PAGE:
HOUSE RESOLUTION NO. 2001-4664, by Representatives Sump and Doumit


     WHEREAS, The most extensive and serious problem related to the health of national forests in the interior west is the overaccumulation of vegetation, which has caused an increasing number of large, intense, uncontrollable, and catastrophically destructive wildfires; and

     WHEREAS, Without increased restoration treatments, wildfire suppression costs, natural resource losses, private property losses, and environmental damage are certain to escalate as fuels continue to accumulate and more acres become high risk; and

     WHEREAS, At a low intensity, fire is ecologically beneficial and has positive effects on biodiversity, soil productivity, and water quality; and

     WHEREAS, Millions of acres of national forest are at significant risk of catastrophic wildfire, and millions more acres will be at similar risk due to increases in the mortality of trees and brush caused by insects and disease; and

     WHEREAS, Catastrophic wildfires not only cause damage to the forests and other lands, but also place the lives of fire fighters at risk and pose threats to human health, personal property, sustainable ecosystems, and air and water quality; and

     WHEREAS, High-risk forest fuel has accumulated in combination with reduced fire response capability by federal agencies during the 1990s, resulting in catastrophic wildfires becoming more difficult and expensive to extinguish with a disproportionate burden being placed on state and local resources, while the costs to fight these fires increased by one hundred fifty percent between 1986 and 1994, and the costs of maintaining a readiness force increased by seventy percent between 1992 and 1997; and

     WHEREAS, In Washington state from 1990 to 1998, the state spent seventy-two million dollars to fight forest fires that destroyed nearly one hundred eighty-four thousand acres;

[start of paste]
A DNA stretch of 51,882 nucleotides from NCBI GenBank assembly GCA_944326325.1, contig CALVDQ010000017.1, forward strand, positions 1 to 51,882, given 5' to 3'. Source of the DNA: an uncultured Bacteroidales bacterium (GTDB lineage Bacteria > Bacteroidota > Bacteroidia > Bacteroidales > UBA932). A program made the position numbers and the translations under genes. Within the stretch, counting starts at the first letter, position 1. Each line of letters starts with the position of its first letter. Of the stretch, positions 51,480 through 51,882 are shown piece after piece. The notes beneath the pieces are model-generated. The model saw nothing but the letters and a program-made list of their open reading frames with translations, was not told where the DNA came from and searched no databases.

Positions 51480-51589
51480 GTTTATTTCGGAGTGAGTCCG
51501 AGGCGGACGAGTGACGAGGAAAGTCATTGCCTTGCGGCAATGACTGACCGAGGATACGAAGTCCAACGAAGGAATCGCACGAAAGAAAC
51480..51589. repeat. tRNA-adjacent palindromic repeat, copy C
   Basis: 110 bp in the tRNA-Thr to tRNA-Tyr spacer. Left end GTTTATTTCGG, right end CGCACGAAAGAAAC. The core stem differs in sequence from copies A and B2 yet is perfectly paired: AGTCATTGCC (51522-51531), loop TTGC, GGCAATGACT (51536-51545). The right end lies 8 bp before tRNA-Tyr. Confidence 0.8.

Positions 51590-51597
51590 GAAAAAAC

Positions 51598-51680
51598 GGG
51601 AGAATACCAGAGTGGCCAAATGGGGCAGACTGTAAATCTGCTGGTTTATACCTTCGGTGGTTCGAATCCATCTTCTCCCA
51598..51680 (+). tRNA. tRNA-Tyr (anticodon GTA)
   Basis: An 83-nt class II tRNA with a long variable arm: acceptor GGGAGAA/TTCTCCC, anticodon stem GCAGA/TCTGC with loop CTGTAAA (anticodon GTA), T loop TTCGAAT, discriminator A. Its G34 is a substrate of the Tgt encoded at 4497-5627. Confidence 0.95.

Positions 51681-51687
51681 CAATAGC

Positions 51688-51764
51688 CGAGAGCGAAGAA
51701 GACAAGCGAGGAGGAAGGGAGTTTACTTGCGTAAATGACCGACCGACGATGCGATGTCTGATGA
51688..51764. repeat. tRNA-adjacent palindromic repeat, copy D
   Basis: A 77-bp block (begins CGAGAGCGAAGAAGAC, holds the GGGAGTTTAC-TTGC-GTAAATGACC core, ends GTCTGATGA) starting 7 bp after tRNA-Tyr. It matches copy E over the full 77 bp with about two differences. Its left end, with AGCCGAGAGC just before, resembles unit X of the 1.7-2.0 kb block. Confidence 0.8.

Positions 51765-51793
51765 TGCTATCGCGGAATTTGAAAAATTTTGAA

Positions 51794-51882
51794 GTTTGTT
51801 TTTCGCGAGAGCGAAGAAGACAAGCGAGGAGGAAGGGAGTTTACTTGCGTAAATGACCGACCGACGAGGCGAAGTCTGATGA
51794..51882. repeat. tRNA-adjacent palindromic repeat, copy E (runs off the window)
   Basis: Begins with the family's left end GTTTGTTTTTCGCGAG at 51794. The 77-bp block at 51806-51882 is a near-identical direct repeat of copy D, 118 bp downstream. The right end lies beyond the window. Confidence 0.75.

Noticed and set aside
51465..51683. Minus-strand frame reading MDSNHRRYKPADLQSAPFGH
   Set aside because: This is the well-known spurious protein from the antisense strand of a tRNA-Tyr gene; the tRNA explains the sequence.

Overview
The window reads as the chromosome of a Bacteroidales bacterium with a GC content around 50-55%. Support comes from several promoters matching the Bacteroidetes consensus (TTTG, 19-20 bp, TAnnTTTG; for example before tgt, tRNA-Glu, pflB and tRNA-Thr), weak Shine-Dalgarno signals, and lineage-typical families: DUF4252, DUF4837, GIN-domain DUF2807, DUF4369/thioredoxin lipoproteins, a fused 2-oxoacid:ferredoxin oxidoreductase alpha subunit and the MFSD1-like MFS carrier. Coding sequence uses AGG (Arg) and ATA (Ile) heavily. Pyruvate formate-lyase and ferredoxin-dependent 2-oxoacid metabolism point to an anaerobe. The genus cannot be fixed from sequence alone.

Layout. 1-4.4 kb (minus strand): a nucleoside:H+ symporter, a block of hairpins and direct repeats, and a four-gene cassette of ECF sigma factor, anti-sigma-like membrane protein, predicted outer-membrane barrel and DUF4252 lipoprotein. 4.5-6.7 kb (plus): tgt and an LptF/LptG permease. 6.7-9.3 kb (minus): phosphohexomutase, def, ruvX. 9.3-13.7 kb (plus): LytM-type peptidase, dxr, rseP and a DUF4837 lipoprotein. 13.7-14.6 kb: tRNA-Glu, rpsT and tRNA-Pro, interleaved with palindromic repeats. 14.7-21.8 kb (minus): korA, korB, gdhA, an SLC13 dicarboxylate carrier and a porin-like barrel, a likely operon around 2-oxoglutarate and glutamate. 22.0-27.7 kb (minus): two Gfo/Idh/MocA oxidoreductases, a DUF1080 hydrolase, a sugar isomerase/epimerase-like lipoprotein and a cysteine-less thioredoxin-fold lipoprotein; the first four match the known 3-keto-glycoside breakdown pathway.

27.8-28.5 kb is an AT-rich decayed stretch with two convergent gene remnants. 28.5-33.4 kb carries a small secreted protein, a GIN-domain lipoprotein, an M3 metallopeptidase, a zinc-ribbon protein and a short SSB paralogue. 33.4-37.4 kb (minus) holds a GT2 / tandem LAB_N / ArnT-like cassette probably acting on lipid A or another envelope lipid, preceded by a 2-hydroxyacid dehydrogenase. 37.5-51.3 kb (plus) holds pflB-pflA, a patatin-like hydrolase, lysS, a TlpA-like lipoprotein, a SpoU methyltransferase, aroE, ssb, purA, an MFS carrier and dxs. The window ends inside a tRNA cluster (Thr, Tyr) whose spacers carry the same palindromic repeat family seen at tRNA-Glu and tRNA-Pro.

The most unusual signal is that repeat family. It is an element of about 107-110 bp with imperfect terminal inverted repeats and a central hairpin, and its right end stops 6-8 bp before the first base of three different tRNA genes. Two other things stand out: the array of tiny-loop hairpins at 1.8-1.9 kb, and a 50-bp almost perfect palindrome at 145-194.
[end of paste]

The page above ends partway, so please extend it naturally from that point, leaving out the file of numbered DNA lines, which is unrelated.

NOW, THEREFORE, BE IT RESOLVED, That the House of Representatives support a cohesive intergovernmental strategy at all levels for the purpose of protecting the integrity and posterity of our forests and wildlands, wildlife habitat, watershed, air quality, human health and safety, and private property and to reduce the overabundance of forest fuels that place these resources at high risk of catastrophic wildfire; and

     BE IT FURTHER RESOLVED, That the House of Representatives support the use of an appropriate mix of fire suppression activities and forest management methodologies, including selective thinning, selective harvesting, grazing, the removal of excessive ground fuels, and small-scale prescribed burns, including increased private, local, and state contracts for prefire-treatments on public forest lands and more effective fire suppression in public forest lands through increased funding of mutual aid agreements with professional state and local public fire fighting agencies; and

     BE IT FURTHER RESOLVED, That the House of Representatives support a national prescribed fire strategy for public lands that promotes forest protection and rural community safety, creates a process for evaluation of worst case scenarios for risk of escape, identifies alternatives that will achieve the land management objectives while minimizing the risk and use of prescribed fire, and is incorporated into regulatory land use planning programs that propose the use of prescribed fire as a management practice.


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